- Poster presentation
- Open Access
TRPV4-mediated trigeminal pain: behavior assessments and mechanisms
© Chen et al; licensee BioMed Central Ltd. 2014
Published: 15 December 2014
Trigeminal pain represents one of the worst pains that humans can suffer. One of the obstacles towards development of rationally targeted therapies is rooted in shortcomings of available animal models for trigeminal pain. Another roadblock is lack of clear understanding of molecular and cellular mechanisms that underlie this type of pain.
TRPV4 is a polymodally activated Ca2+-permeable nonselective cation channel that is activated by a variety of factors, including chemical, osmotic, mechanical, moderate heat and low pH stimuli. Previous studies detected that it is highly expressed in trigeminal ganglion (TG) sensory neurons with small diameter, indicating it might function in trigeminally mediated pain.
We first demonstrated that the TRPV4 channel is critical for TMJ-inflammation evoked pain behavior in mice, and that TG pro-nociceptive changes are Trpv4-dependent. As a quantitative metric, bite force was recorded as evidence of masticatory sensitization, in keeping with human translational studies. In Trpv4-/- mice with TMJ-inflammation, attenuation of bite force was significantly reduced compared to WTs. TMJ-inflammation and mandibular skeletal changes were apparent after CFA injections, but remarkably independent of Trpv4 genotype. Intriguingly, as a result of TMJ-inflammation, WT mice exhibited significant up-regulation of TRPV4 and phospho-ERK in TMJ-innervating TG neurons, absent in Trpv4-/- mice. Mice with genetically impaired MEK/ERK phosphorylation in neurons showed a similar resistance to reduction of bite-force as Trpv4-/- mice. Thus, TRPV4 is necessary for masticatory sensitization in TMJ-inflammation, and likely functions up-stream of MEK/ERK phosphorylation in TG neurons in-vivo.
Next, we tested whether TRPV4 ion channels might be critical for irritant-evoked trigeminal pain behavior. Our results demonstrate TRPV4 to be critically involved in trigeminal nocifensive behavior evoked by whisker-pad injections of formalin. We have used Trpv4-/- mice and TRPV4-specific antagonists in mice to support this conclusion. Furthermore, our results imply TRPV4 to activate MEK-ERK in TG neurons. Importantly, cellular studies suggest that TRPV4 can be activated directly by formalin to gate Ca2+ ions.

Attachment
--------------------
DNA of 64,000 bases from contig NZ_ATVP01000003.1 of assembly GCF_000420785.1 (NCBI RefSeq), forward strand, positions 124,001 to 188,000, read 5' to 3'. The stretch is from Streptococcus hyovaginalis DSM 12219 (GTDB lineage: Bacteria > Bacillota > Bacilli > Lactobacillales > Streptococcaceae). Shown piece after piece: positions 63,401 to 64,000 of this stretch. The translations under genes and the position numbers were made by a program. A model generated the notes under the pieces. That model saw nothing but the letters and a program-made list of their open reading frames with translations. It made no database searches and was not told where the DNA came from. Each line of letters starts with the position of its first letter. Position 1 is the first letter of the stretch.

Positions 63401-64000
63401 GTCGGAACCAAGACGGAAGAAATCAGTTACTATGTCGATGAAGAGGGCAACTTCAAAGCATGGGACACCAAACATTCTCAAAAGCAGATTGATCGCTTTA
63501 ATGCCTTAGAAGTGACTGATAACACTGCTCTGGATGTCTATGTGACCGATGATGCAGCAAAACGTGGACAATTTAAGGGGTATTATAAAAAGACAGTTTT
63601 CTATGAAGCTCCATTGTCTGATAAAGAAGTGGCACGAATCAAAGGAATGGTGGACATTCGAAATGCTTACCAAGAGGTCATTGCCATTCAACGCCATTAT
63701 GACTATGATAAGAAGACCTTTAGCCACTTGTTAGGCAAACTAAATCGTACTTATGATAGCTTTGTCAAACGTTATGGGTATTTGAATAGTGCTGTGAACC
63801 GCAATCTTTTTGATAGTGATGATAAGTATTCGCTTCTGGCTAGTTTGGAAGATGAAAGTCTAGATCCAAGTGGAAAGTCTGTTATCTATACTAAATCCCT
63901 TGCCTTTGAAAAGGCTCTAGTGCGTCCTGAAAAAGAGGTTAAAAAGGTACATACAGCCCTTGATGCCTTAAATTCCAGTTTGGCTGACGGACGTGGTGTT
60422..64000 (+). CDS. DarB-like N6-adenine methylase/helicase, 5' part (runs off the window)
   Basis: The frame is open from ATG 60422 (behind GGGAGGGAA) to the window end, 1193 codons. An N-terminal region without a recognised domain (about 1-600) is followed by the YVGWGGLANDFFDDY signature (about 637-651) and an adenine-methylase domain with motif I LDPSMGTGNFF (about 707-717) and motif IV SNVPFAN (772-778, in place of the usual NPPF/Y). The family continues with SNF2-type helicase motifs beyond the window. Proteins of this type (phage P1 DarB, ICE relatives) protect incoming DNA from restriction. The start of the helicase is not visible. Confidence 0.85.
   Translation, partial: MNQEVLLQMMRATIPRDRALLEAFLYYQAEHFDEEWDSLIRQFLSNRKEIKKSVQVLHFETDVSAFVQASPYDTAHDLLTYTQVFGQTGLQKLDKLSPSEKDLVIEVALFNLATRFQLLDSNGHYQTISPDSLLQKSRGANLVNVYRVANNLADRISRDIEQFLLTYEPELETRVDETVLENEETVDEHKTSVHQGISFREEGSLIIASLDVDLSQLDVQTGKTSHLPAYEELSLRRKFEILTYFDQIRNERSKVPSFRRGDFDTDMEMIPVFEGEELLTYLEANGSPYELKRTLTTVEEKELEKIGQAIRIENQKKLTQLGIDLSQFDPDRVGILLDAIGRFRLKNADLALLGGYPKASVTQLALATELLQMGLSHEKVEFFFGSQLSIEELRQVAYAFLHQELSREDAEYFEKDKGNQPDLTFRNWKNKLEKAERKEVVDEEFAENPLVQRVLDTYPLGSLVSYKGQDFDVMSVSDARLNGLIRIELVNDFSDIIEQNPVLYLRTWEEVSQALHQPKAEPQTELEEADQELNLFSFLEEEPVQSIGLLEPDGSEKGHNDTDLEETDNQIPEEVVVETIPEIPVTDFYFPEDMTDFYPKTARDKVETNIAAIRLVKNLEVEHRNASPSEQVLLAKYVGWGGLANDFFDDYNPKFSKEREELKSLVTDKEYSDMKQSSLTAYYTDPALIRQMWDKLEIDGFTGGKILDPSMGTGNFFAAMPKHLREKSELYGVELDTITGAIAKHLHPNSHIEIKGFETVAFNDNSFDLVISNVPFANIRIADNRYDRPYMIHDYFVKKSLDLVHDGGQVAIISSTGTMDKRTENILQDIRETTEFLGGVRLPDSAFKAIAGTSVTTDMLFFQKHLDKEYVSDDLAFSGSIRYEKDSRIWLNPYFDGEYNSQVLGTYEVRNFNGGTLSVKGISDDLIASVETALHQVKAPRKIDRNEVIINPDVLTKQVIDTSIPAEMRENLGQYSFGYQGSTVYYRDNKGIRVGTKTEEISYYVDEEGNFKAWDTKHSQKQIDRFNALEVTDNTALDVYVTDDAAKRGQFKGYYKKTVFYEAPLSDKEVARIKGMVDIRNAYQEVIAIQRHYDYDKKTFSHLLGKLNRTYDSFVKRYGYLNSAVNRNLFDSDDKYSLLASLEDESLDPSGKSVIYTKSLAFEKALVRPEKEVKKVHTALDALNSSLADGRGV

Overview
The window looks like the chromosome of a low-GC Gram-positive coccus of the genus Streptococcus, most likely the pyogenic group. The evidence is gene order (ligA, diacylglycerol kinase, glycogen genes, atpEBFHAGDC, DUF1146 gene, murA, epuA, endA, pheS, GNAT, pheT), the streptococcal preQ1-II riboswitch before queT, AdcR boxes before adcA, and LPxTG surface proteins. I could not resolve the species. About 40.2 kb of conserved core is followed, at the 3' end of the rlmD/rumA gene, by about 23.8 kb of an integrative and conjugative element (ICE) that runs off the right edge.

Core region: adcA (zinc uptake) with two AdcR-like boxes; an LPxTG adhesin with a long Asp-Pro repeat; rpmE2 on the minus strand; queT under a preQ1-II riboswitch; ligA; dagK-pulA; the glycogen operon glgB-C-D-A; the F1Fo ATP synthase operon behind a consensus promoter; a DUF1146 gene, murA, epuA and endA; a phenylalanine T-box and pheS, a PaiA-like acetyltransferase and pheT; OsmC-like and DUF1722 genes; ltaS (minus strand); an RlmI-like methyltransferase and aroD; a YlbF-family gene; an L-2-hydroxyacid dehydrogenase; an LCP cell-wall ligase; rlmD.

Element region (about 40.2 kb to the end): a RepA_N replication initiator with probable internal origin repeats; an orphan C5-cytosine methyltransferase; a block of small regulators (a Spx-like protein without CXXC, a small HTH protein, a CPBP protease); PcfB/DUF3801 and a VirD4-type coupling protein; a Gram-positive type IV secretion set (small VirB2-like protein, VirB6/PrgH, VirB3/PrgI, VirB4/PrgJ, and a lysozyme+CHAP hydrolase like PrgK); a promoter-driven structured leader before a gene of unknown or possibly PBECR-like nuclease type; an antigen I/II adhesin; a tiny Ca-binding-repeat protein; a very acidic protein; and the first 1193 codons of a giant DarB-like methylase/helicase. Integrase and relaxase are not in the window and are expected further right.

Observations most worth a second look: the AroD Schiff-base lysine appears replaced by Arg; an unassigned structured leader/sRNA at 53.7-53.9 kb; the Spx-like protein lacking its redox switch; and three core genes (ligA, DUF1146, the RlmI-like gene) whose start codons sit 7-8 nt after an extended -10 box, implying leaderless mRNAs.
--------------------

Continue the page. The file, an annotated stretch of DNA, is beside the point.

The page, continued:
Last, we developed a novel behavioral assay of water licking for assessing trigeminal irritant pain. We found that formalin-induced irritation in the V2 territory decreased the water licking times and increased the latency of first water licking in WT, which were significantly attenuated in Trpv4-/- mice.
Taken together, our results imply that TRPV4 represents a novel pro-nociceptive target in trigeminal pain including TMJ, and thus a potential target for novel pain alleviating strategies for TMJ and other trigeminal pain disorders.
None of the authors have conflicts of interest with respect to this work.
This study was supported by NIDCR R01DE018549 (WL), R01DE19440 (FW), R01DE19440S1 (FW and WL), F33DE024668 (YC and WL); the Duke Institute for Brain Science (DIBS Incubator Award to FW and WL); and the Duke Nicholas School for the Environment (Leon Goldberg Fellowship to YC).
This article is published under license to BioMed Central Ltd. This is an Open Access article distributed under the terms of the Creative Commons Attribution License (http://creativecommons.org/licenses/by/4.0), which permits unrestricted use, distribution, and reproduction in any medium, provided the original work is properly cited. The Creative Commons Public Domain Dedication waiver (http://creativecommons.org/publicdomain/zero/1.0/) applies to the data made available in this article, unless otherwise stated.